Categories: s1 and s2As often seems to be the case when we are studying natural disasters of some sort, one finds its way into the news. We have been looking at Hurricane Katrina in the last week with s1 and a hurricane is working its way towards the same area, Louisiana, even as we speak. Hurricane Ida is currently crossing the Gulf of Mexico and is expected to make landfall by November 10th. This graphic from MSNBC is excellent for emphasising some of the learning points we have been looking at. Watch how the hurricane speed changes as it moves out into the open water and what is expected to happen when it hits Louisiana and moves across Florida. Would you be able to account for the changes? The track also roughly follows the one our wiki map traces- why are hurricanes so common around here? Leading on to tomorrow's lesson, I've embedded a clip. 44 seconds of news footage which refers to Nicaragua being 'slammed' by the storm. I wonder how many students could point out Nicaragua? I am also acutely aware that the only reason I am hearing about Nicaragua is because the USA is next in line. Why do we hear less about storms in Developing countries when they are most likely to be badly affected by them? Finally, if you stayed in one of these countries who, like Nicaragua, were prone to storms, how would you prepare for its arrival. A couple of resources here might help us. Lots of great questions from a very short news article I spotted when my browser opened tonight.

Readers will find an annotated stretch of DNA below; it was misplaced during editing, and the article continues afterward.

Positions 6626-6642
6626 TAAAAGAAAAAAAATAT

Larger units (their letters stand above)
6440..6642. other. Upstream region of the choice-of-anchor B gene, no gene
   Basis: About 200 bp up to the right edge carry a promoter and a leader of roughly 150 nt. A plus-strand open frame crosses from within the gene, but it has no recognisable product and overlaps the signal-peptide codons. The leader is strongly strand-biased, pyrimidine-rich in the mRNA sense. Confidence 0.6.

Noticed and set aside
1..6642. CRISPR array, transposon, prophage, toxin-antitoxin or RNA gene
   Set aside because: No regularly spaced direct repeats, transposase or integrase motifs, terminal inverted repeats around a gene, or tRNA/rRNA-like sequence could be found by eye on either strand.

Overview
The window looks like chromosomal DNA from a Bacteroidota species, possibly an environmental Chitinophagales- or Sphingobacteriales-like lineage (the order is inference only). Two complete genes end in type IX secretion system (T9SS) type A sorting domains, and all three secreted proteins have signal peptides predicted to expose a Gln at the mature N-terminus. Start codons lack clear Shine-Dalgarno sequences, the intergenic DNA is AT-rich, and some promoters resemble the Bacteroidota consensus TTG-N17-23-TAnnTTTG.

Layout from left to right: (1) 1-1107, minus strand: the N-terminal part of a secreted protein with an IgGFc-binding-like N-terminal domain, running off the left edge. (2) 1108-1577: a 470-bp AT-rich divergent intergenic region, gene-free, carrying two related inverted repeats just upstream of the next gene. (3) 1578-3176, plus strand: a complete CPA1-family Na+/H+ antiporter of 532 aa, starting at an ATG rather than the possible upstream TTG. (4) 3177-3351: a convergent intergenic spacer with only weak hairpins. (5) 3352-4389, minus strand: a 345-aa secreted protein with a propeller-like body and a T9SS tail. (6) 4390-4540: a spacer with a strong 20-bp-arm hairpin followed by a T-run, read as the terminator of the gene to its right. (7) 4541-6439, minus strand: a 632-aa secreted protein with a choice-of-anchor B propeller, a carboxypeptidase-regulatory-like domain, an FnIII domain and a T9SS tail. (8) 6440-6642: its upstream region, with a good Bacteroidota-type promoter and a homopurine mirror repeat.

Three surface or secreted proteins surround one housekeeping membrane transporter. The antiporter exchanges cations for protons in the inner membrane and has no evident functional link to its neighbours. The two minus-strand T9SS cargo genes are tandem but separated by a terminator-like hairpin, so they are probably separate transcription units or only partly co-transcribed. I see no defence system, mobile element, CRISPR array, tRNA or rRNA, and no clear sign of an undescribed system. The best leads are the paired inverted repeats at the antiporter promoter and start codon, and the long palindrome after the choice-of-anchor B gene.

Update: The track for Hurricane Ida is now available in Google Earth, thanks to Google Earth Blog for this.